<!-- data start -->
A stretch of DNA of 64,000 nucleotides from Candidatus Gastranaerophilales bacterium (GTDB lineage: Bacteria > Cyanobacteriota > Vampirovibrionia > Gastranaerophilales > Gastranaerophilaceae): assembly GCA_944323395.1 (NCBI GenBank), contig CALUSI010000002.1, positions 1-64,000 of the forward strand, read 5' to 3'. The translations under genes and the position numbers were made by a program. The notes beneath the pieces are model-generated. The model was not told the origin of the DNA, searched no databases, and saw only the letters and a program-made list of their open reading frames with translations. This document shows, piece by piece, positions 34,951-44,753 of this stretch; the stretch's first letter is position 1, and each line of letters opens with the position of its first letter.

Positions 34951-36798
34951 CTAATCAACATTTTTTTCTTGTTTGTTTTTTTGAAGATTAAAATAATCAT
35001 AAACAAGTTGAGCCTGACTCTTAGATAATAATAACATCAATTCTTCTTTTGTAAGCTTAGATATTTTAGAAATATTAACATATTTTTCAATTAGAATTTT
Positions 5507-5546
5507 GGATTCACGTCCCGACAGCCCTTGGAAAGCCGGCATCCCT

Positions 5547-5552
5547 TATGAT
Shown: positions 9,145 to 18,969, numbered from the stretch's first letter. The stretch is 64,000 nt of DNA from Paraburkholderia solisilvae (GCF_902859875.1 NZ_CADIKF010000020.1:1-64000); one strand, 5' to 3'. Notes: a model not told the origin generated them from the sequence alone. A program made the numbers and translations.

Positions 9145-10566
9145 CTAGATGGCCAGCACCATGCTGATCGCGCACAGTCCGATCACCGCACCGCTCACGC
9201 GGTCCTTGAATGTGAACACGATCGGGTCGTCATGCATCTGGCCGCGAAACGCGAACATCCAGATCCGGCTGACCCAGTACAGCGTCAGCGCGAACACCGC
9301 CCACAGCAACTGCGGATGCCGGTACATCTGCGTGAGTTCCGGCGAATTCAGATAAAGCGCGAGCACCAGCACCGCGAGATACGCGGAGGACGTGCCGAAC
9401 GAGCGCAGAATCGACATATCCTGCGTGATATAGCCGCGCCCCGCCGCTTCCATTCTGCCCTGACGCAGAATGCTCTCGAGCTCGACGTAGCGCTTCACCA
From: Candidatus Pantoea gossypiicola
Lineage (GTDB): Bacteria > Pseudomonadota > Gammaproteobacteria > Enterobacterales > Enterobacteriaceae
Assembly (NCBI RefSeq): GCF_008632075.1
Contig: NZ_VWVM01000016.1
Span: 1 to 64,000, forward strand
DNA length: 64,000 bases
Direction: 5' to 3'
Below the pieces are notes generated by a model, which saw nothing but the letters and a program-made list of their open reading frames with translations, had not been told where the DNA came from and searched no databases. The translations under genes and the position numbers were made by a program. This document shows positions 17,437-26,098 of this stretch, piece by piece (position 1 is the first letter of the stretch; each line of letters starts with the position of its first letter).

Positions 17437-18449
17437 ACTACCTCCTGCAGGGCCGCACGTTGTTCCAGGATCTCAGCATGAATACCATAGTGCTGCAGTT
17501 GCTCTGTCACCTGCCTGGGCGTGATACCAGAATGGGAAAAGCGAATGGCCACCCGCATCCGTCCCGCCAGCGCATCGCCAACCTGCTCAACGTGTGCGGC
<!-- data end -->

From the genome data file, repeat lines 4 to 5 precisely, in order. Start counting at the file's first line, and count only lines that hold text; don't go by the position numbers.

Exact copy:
35001 AAACAAGTTGAGCCTGACTCTTAGATAATAATAACATCAATTCTTCTTTTGTAAGCTTAGATATTTTAGAAATATTAACATATTTTTCAATTAGAATTTT
Positions 5507-5546